Emergency efforts continue in West Virginia after devastating floods

West Virginia flood damage seen Saturday, June 25, 2016. (WCHS/Bob Aaron)

CHARLESTON, W.Va. (WCHS/WVAH) - Search and rescue teams are still combing areas in West Virginia for evacuees and residents in need after devastating floods left a path of destruction and killed at least 23 people.

The West Virginia National Guard has operational areas in Greenbrier, Nicholas and Kanawha counties and is covering eight counties, according to a news release from the West Virginia Division of Homeland Security and Emergency Management.

Twenty-three fatalities have been confirmed -- 15 in Greenbrier County, six in Kanawha County, one in Ohio County and one in Jackson County.

Meanwhile, more than 32,000 customers are without power and more than 60 secondary roads remain closed. U.S. 60 and U.S. 119 are closed in multiple locations.

FEMA teams are expected to arrive Saturday to begin damage assessments. In Roane County alone, an estimated 50 homes are severely damaged or destroyed.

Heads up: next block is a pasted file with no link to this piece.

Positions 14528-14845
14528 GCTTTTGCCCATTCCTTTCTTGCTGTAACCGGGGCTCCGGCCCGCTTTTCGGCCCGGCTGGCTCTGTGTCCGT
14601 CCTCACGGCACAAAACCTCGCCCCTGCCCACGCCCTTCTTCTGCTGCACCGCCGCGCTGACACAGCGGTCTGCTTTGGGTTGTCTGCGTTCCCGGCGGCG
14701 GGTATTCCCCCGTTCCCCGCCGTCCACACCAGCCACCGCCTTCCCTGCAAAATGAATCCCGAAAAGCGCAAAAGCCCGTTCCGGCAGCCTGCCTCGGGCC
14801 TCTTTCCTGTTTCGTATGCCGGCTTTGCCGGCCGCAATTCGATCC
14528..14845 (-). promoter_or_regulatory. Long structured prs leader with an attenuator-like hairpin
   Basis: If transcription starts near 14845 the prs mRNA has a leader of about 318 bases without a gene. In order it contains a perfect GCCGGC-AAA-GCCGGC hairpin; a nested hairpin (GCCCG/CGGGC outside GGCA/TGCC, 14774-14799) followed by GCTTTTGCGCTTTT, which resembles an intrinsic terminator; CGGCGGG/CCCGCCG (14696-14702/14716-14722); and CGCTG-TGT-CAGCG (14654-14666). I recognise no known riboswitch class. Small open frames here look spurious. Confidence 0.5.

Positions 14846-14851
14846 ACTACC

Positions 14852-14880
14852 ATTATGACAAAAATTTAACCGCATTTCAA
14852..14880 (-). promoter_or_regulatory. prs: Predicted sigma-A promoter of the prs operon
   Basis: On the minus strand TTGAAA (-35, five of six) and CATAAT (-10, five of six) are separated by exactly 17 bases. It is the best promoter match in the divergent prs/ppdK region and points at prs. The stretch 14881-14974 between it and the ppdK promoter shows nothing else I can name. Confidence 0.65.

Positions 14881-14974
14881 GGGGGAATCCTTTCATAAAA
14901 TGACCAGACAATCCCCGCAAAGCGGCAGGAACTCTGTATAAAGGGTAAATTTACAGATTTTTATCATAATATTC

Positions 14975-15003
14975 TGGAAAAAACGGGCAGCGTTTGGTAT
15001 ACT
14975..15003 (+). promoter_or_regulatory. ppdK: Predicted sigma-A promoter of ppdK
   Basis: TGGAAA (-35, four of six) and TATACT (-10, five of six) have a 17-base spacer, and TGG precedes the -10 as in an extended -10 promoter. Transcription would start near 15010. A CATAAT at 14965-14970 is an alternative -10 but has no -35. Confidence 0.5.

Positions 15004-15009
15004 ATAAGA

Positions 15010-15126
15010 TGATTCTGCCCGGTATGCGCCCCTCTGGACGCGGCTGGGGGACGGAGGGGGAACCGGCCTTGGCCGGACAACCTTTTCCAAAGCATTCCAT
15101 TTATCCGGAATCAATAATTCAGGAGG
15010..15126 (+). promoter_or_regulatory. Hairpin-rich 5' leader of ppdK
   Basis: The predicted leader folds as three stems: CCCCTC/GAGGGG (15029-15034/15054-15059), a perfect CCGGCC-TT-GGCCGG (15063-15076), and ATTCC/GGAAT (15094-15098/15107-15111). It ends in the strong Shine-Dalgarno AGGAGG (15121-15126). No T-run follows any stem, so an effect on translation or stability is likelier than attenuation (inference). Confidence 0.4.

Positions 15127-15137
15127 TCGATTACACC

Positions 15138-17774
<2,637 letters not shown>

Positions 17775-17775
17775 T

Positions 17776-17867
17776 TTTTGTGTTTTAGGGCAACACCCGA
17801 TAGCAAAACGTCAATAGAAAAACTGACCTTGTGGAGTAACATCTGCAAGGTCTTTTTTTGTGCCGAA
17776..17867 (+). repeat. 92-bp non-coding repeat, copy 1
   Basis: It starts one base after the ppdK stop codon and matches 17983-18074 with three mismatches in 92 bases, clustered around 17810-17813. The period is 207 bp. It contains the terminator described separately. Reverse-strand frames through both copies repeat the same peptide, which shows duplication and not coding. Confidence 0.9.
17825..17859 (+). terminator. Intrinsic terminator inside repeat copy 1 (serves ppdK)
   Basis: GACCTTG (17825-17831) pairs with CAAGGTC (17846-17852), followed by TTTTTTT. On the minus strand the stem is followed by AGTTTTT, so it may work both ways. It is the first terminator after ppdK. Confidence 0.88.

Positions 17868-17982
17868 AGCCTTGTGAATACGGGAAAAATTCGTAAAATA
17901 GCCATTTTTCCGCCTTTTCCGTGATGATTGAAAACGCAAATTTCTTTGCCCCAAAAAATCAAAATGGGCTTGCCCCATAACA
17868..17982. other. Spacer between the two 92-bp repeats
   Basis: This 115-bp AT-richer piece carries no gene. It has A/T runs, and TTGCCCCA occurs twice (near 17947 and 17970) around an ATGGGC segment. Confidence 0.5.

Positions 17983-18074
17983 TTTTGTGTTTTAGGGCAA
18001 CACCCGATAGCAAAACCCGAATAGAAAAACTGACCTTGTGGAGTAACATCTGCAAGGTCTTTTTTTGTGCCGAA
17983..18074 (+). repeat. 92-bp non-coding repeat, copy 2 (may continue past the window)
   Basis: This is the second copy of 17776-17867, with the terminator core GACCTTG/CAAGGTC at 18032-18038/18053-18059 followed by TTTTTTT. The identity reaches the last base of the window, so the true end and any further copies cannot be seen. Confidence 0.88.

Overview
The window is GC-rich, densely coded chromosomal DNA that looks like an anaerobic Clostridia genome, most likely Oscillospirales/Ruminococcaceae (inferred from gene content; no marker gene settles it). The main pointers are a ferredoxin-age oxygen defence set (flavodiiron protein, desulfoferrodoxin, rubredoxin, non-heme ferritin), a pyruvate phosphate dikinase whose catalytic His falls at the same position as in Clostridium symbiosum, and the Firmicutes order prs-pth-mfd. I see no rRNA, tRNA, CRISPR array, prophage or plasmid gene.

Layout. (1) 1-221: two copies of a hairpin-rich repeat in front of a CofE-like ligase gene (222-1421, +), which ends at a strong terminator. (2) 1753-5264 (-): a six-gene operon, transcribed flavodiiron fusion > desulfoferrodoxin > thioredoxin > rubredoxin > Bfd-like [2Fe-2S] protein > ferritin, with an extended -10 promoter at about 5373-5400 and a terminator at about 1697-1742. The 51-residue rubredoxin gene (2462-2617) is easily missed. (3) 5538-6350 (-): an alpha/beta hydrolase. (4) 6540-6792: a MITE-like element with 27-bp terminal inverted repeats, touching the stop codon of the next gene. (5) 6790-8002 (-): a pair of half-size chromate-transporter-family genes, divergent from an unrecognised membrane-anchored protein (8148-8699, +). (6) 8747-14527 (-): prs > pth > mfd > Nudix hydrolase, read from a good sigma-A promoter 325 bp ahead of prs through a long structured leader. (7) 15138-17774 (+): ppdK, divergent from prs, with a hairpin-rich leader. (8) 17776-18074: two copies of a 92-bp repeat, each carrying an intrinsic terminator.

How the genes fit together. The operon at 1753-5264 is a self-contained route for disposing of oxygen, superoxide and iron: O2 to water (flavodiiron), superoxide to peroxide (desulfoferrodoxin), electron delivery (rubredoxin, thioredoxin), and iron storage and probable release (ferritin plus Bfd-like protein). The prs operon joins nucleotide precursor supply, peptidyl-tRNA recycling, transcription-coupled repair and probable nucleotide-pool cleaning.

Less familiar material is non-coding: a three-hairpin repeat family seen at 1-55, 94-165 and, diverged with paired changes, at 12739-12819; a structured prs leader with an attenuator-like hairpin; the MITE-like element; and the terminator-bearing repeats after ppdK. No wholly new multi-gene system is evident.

Residents are still reeling from the floods that hit the Mountain State. State emergency officials said Kanawha County is sheltering 81 displaced people at Capital High School. The Clay/Roane water plant is still flooded, and water has been requested to be brought in for residents.

In Nicholas County, crews are trying to get power restored, cleaning up roads, and have set up feeding stations in Richwood and Birch River.

The widespread flood is prompting a need for volunteers. Volunteer West Virginia has set up a link for all volunteers to register if they want to help: All volunteers who have officially been registered through Volunteer West Virginia will be wearing identifiable wristbands.